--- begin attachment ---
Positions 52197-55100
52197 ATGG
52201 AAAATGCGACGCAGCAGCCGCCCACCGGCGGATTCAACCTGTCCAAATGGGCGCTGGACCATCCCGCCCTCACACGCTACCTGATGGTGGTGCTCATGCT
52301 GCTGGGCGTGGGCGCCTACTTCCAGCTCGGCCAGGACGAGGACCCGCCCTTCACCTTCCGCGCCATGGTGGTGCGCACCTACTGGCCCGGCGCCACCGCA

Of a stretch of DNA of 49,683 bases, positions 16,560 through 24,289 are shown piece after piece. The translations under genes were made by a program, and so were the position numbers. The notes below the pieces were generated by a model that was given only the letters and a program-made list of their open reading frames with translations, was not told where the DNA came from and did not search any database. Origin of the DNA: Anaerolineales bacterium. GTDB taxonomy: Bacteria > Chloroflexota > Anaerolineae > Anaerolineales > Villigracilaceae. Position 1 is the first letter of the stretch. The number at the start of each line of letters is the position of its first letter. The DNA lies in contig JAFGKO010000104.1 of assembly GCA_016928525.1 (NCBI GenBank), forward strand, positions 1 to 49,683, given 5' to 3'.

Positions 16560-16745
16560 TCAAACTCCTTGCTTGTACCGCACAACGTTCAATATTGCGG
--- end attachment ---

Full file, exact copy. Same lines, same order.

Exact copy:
Positions 52197-55100
52197 ATGG
52201 AAAATGCGACGCAGCAGCCGCCCACCGGCGGATTCAACCTGTCCAAATGGGCGCTGGACCATCCCGCCCTCACACGCTACCTGATGGTGGTGCTCATGCT
52301 GCTGGGCGTGGGCGCCTACTTCCAGCTCGGCCAGGACGAGGACCCGCCCTTCACCTTCCGCGCCATGGTGGTGCGCACCTACTGGCCCGGCGCCACCGCA

Of a stretch of DNA of 49,683 bases, positions 16,560 through 24,289 are shown piece after piece. The translations under genes were made by a program, and so were the position numbers. The notes below the pieces were generated by a model that was given only the letters and a program-made list of their open reading frames with translations, was not told where the DNA came from and did not search any database. Origin of the DNA: Anaerolineales bacterium. GTDB taxonomy: Bacteria > Chloroflexota > Anaerolineae > Anaerolineales > Villigracilaceae. Position 1 is the first letter of the stretch. The number at the start of each line of letters is the position of its first letter. The DNA lies in contig JAFGKO010000104.1 of assembly GCA_016928525.1 (NCBI GenBank), forward strand, positions 1 to 49,683, given 5' to 3'.

Positions 16560-16745
16560 TCAAACTCCTTGCTTGTACCGCACAACGTTCAATATTGCGG